All posts by Chelsea Hendrickson
Electric ConsumptionKnowing how much electricity you use, when you use it, and how your utility’s net metering program works are all factors that are important. Putting solar panels on every square inch of viable roof space is great for the environment, but it might not be the most financially optimal. Let’s look into how the solar credits work under the Rocky Mountain Power net metering program:
- Power is generated from your panels and gets used by your house’s consumption first.
- Excess generation flows back into the grid and generates a credit. To put this in terms everyone understands, these are your “rollover minutes”.
- Your rollover minutes are used when your production doesn’t meet your usage, and you need to pull from the grid.
Graduating Tiered RatesUnderstanding how you are being charged by Rocky Mountain Power, or other utilities, is also a factor that can help you know how many panels you should put on the roof. Rocky Mountain Power charges residences in blocks, or tiers. As of September 1, 2014, the summer rates go as follows: First 400 kwh – 8.8498 cents/kwh Next 600 kwh – 11.5429 cents/kwh All additional kwh – 14.4508 cents/kwh Basically, the more you use, the higher the price goes. With regards to solar, it means that the first panels you install take away the most expensive energy first, and the last panels you install take away the least expensive energy. So even though you might save money getting down to zero usage and no utility bill, you can see that your ROI goes down as you take away the 14 cent tier, then the 11 cent tier, and finally the 8 cent tier. Curtis remarks, “If breakeven and ROI analysis are important factors for you with solar, then tier shaving will be as well. Solaroo can work the numbers to determine exactly what number of panels will give you the best bang for your buck.”
Production vs. Consumption“A kilowatt-hour saved is a kilowatt-hour earned.” Ben Franklin didn’t say it like that exactly, but he might as well have. Improvements such as LED lights, Solar Attic Fans, Radiant Barrier, and having energy efficient appliances all have a cost associated with them and a corresponding savings they will produce. Any amount by which you can reduce your consumption means that you will need that much less production. Curtis explains, “A solar attic fan, or radiant barrier might save you what 2 or 3 solar panels would produce for you, but at a lower cost. Any effective and thorough solar plan should incorporate improvements that will reduce consumption as well.” Knowing all of this, it might be most important to have a good solar energy consultant who can provide you with the analysis to clearly see what size of a solar array makes the most sense for your house. Contact us for more details: 801-826-4888.
String Inverter vs. Micro InverterAt a basic level, the difference between a string inverter and a micro inverter can be compared to old fashioned Christmas lights. A string inverter ties a group of panels together on a string, then connects to the string inverter, making it similar to a string of Christmas lights with regards to shading. When one panel is shaded, then all panels on the string act as if they were shaded in the same manner as Christmas lights – when one light goes out, the whole string is out. Micro inverters, however, are smaller inverters that are mounted to the back of each panel. They make each panel independent from each other with regards to shading. When one panel is shaded, the others are still producing. So you might ask, “Why use string inverters at all?” Curtis explains, “Even though micro inverters are more efficient when it comes to production, we still have about 30 – 40 percent of our customers that prefer string inverters because of the emergency power options. It almost comes down to personal preference.” Curtis gives us three tips when considering which inverter will help you meet your solar goals.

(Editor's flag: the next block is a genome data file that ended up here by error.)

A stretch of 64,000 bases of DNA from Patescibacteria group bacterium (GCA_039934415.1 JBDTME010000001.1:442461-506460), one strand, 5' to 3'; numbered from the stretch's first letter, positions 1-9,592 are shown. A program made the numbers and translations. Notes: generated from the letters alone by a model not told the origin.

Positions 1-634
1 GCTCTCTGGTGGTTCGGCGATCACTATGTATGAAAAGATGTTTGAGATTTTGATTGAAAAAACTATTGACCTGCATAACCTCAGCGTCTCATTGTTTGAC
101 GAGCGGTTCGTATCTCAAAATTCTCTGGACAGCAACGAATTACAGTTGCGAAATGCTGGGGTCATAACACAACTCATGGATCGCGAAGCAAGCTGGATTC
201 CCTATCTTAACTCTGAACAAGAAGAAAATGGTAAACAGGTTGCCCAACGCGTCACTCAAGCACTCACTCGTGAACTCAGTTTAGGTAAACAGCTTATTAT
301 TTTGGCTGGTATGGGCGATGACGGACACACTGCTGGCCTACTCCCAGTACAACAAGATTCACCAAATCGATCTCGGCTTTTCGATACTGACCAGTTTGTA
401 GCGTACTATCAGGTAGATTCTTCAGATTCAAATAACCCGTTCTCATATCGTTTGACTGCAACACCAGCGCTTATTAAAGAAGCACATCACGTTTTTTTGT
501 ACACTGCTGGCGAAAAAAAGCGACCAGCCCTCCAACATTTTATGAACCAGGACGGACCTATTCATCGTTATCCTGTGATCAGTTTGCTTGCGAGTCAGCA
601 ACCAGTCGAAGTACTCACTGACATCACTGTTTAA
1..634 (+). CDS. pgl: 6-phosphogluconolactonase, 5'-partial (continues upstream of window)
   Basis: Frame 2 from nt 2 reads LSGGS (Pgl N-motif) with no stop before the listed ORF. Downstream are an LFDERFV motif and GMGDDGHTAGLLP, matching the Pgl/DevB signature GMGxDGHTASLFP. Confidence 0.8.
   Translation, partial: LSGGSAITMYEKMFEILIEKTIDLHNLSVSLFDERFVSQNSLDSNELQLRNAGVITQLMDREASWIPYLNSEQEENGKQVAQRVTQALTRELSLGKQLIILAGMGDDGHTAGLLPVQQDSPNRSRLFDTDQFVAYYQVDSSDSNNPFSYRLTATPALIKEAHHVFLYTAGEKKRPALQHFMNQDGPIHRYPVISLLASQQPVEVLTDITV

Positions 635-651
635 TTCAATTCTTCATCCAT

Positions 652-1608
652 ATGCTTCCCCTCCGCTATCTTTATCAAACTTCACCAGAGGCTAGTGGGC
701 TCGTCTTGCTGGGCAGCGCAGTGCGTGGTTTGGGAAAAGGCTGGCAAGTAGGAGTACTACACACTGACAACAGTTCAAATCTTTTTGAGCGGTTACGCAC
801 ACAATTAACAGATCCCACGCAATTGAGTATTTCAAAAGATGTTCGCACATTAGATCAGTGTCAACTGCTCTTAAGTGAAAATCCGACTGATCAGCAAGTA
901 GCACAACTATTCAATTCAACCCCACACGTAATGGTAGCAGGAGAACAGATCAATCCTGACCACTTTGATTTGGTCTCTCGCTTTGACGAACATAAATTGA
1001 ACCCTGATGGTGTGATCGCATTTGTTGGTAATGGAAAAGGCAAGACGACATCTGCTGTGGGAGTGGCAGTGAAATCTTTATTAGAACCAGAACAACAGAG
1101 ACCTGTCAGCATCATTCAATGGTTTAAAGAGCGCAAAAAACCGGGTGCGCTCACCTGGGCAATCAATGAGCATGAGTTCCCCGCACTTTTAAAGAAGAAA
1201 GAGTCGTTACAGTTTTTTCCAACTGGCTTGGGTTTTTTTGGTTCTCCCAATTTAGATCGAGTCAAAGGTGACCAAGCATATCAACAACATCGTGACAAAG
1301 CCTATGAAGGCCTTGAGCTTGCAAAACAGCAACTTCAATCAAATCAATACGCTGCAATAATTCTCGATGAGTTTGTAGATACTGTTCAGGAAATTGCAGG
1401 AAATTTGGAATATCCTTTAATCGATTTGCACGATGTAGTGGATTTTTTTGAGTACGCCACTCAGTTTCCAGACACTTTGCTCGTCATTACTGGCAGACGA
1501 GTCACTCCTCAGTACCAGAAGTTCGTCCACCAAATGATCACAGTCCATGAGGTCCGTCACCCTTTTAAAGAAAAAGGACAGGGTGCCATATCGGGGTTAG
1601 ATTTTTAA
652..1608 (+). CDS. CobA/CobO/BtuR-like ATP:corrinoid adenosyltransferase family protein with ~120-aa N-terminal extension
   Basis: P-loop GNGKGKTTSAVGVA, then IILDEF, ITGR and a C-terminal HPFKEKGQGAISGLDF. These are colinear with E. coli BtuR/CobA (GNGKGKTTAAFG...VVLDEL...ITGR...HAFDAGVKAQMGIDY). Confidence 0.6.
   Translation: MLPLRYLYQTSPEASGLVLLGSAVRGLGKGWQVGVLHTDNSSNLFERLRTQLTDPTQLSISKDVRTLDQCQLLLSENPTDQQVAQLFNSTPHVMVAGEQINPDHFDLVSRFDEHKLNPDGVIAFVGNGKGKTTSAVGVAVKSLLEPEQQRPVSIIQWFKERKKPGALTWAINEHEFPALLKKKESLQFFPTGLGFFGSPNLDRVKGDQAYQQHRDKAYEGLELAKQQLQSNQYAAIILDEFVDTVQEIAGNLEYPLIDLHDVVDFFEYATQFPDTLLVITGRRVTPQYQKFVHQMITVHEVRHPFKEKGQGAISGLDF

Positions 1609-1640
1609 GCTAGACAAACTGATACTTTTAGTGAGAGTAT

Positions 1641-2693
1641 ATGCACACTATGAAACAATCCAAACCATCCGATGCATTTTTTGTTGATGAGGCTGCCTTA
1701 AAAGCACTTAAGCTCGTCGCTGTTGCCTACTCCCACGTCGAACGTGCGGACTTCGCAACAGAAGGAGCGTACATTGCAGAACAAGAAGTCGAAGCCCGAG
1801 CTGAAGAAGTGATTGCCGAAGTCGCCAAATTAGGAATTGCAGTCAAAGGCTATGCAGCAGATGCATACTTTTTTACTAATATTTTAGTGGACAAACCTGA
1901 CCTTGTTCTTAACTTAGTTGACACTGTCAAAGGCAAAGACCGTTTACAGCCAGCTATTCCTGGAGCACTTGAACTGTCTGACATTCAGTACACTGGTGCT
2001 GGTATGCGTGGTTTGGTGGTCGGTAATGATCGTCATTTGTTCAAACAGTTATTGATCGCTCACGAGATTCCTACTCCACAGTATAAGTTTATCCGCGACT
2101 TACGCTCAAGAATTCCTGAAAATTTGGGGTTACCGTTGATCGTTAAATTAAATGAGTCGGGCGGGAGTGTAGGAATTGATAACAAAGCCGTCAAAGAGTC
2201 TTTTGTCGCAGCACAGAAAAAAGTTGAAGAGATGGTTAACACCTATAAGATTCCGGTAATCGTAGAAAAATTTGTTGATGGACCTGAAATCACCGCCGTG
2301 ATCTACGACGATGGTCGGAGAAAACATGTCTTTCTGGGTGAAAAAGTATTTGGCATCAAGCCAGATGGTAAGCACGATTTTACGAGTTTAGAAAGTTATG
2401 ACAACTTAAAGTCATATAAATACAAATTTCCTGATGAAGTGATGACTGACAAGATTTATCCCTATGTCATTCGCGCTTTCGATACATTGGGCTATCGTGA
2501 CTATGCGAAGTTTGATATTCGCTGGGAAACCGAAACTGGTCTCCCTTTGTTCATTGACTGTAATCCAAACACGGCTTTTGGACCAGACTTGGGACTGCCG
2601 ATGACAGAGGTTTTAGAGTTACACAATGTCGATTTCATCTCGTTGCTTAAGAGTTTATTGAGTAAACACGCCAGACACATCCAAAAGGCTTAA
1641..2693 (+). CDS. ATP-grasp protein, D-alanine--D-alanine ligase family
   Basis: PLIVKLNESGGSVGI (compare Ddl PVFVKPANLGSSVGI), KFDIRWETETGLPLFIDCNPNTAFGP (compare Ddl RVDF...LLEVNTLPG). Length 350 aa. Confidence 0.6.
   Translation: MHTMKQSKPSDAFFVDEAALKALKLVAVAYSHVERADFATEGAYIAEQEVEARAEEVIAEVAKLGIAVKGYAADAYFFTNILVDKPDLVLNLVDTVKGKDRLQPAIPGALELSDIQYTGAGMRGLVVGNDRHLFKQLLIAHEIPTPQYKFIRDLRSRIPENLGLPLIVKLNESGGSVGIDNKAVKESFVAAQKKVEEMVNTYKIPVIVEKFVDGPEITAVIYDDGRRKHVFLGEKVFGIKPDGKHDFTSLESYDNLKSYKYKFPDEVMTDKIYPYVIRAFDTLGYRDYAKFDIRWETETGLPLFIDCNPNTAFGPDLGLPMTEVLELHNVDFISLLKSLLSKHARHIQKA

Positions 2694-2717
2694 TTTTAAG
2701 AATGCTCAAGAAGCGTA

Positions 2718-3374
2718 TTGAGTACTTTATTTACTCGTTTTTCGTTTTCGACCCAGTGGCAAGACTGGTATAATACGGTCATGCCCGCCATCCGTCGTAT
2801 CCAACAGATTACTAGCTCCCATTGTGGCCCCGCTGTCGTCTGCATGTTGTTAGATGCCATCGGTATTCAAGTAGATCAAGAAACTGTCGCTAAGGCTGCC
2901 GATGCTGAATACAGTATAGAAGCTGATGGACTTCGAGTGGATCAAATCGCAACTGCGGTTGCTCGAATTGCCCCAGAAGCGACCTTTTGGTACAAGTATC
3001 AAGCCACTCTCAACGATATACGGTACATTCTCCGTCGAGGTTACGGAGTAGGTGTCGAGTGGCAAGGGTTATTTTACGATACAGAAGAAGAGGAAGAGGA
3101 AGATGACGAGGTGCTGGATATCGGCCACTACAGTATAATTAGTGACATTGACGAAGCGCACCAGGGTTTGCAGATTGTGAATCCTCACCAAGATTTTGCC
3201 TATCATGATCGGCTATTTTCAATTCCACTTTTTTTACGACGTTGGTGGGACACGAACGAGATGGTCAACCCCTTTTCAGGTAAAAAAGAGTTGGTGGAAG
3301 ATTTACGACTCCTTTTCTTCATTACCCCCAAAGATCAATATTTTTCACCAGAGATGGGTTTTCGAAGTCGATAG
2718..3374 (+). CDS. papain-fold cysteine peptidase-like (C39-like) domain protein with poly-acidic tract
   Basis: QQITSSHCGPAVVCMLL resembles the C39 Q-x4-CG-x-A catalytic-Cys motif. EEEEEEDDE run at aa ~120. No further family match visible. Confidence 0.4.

Emergency PowerIf emergency power is a concern to you, then a string inverter may be the way to go. Solaroo Energy can install a string inverter that has daytime emergency power, at virtually no additional cost to the customer. In this case, a transfer switch is installed, and an outlet box that has roughly 1 5 amps of emergency power, when it is sunny and the system is producing. This stops short of installing expensive batteries, but at least provides a little emergency power, similar to a small generator. Many clients will forgo producing an extra 4-5 percent of power on an annual basis to have this option.
ShadingShading is important when deciding which inverter is best. Even a roof with no obvious obstacles will have some shading when the day begins, ends, and as clouds roll through the sky. Curtis recommends that you only consider a string inverter with an unobstructed roof. If there is some shading from trees, a neighbor’s house, or other obstacles, the drop in production with a string inverter might not make sense. There are hybrid string inverters that offer options to put power optimizers that act as mini micro inverters on the back of each panel, which will make each panel independent with regards to shading, but will limit your emergency power options.
WarrantyThe main manufacturer of micro inverters, Enphase, will warranty their micro inverters for 25 years, whereas string inverters can range from 10 years up to 25 years. Curtis remarks, “Some clients have a generator for emergency power, or they aren’t too concerned about grid failure. Others will easily sacrifice a little production for having access to their solar in the case of an emergency.” Whatever your preference, having an experienced solar consultant can make all the difference.